While many feared the screening would lead to discrimination, early data suggest that in 2002 only 75 would-be immigrants were barred from Canada because of HIV.
In the Palliser health region, where Brooks is located, officials worry the virus will spread without effective prevention programs. Yet they also fear that the safe-sex campaign they plan to unveil will cause a backlash by linking HIV with immigrants in the public mind in a town besieged by racial tensions.
“HIV/AIDS has been circulating in our communities already, and among newcomers it is there too, though the numbers are small . . . but in a small community, it is enough to unleash panic,” said Paul Schnee, Palliser’s medical officer of health.
About one-fifth of the population of Brooks is comprised of recent African immigrants and refugees, drawn to the town of 12,500 to work for Lakeside Packers, a $150-million plant owned by American conglomerate Tyson Foods.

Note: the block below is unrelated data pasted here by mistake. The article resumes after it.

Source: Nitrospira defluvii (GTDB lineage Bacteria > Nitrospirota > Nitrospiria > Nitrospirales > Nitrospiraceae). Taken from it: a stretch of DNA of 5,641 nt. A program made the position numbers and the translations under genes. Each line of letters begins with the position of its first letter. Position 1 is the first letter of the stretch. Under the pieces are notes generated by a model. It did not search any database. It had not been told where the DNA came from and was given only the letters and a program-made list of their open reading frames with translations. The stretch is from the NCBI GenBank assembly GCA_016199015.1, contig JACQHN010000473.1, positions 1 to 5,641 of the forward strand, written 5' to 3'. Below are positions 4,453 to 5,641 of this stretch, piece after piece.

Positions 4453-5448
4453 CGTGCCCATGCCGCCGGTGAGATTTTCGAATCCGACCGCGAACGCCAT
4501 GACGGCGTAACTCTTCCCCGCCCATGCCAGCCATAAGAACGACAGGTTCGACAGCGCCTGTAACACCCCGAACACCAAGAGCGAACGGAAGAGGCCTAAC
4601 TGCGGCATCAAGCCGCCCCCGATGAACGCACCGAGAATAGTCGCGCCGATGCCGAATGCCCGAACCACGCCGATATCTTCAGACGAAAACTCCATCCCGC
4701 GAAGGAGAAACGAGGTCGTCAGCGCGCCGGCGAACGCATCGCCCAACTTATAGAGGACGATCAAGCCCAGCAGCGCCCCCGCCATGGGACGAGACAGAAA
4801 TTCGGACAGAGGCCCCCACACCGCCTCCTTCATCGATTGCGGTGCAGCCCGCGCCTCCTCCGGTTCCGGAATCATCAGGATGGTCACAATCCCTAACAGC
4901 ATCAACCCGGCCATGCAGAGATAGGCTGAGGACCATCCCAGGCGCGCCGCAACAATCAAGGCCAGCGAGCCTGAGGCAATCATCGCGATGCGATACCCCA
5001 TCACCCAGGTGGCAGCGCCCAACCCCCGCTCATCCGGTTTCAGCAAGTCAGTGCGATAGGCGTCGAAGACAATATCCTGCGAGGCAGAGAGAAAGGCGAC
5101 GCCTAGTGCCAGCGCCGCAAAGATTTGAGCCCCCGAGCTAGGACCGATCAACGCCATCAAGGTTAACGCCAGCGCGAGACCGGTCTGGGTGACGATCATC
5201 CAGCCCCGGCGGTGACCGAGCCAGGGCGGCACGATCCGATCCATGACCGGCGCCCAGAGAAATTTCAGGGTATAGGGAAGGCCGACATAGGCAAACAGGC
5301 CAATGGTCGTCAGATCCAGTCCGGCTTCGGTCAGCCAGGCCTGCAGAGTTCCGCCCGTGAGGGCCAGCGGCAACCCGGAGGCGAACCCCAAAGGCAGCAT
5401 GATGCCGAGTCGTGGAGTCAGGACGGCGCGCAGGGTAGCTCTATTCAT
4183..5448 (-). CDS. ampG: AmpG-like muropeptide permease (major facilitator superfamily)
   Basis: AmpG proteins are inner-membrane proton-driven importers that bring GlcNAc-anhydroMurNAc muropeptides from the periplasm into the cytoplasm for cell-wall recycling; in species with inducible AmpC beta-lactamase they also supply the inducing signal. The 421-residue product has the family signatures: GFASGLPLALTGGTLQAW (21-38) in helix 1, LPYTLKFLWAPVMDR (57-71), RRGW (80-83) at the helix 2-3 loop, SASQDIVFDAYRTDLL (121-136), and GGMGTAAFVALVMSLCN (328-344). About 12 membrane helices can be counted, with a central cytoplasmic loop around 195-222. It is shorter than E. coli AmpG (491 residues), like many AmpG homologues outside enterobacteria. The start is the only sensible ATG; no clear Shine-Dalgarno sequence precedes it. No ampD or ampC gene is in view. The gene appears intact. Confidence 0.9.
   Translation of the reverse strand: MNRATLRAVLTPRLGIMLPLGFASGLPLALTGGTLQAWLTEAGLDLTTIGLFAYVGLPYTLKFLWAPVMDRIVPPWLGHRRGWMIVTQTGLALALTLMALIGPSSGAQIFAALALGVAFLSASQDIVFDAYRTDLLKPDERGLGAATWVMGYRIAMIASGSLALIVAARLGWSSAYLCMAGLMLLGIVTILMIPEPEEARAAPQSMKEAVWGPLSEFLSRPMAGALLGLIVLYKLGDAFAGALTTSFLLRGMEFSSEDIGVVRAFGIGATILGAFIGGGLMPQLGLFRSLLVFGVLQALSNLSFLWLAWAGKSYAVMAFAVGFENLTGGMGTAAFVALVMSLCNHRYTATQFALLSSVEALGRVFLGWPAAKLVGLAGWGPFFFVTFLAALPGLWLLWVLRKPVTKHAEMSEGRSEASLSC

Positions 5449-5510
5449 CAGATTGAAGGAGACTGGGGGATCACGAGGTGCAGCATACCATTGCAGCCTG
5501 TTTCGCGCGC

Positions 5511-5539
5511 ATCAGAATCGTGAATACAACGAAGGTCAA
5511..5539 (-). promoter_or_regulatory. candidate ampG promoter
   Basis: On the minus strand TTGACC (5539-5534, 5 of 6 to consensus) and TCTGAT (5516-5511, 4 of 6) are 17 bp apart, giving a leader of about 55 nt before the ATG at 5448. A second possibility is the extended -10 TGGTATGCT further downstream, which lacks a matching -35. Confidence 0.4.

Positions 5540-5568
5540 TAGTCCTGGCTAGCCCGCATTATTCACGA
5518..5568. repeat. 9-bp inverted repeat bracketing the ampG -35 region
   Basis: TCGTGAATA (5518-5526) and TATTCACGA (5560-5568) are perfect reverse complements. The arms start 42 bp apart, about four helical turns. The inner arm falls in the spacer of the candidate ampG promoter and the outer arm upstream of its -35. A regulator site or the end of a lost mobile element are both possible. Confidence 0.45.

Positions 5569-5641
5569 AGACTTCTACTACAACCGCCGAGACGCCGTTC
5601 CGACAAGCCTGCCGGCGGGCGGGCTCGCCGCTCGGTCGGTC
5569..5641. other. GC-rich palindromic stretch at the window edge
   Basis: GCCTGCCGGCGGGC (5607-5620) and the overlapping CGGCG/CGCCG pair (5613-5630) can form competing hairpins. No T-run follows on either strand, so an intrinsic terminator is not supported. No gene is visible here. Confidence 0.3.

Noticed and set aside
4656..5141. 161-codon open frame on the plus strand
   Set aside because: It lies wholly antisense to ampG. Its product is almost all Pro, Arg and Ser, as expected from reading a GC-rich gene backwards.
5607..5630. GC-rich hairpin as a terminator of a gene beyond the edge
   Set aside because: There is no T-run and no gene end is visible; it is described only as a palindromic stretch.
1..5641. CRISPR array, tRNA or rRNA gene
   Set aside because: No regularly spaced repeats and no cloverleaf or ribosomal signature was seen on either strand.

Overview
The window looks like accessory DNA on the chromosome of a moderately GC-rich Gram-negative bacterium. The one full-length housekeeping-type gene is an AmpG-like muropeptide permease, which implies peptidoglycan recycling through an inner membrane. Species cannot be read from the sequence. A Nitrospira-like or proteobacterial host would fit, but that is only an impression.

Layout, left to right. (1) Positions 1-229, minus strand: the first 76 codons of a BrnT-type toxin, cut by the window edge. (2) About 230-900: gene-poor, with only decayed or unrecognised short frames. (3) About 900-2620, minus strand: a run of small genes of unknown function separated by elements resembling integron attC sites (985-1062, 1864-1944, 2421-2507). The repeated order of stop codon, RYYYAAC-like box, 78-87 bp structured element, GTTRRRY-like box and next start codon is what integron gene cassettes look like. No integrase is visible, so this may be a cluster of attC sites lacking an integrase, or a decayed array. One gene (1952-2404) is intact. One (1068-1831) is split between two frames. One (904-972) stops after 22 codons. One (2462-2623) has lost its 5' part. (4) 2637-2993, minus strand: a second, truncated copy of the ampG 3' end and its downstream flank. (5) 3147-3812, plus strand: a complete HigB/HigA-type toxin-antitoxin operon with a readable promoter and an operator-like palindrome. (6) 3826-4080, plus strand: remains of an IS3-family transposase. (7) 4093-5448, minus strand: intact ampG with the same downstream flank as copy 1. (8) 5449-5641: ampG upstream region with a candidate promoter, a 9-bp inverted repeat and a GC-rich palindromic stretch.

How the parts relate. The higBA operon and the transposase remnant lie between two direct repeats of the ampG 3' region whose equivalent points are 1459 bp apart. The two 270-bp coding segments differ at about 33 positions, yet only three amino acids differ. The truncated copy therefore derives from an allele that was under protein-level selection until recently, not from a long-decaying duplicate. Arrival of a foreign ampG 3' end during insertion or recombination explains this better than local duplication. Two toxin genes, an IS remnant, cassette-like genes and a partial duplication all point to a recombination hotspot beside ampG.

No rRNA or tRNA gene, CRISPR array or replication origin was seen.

Ms. Christie would like more funding to hire translators and develop programs tailored to the cultural needs of newcomers. “A large percentage of the African population isn’t yet willing to trust us,” she said.
In larger cities such as Toronto, there are organizations devoted to the health needs of HIV-positive people from endemic regions, such as the Black Coalition for AIDS Prevention.
But an immigrant from the Caribbean who contracted HIV after arriving in Toronto complains there are not enough programs directed at women and families. “A lot of the HIV focus in Canada is still on gay white men,” she said.
Ontario is ahead of Ottawa in that it has already developed a strategy to deal with people from endemic regions and has an HIV-Endemic Task Force.
Ms. Tharao noted that mainstream organizations do not understand the sexual habits or attitudes of people from traditional cultures. For example, some African and Caribbean cultures are homophobic, so men hide their gay relationships.
Some women have undergone genital mutilation, making the use of female condoms impossible. Others engage in cleansing with herbs that can cause vaginal lacerations, making transmission of HIV more likely.
Dr. Archibald noted that until a few years ago, there was a sensitivity around presenting epidemiological data on HIV among people from endemic regions. “The general mood has changed so the communities themselves recognize that such data is needed so they can advocate for their cause,” he said.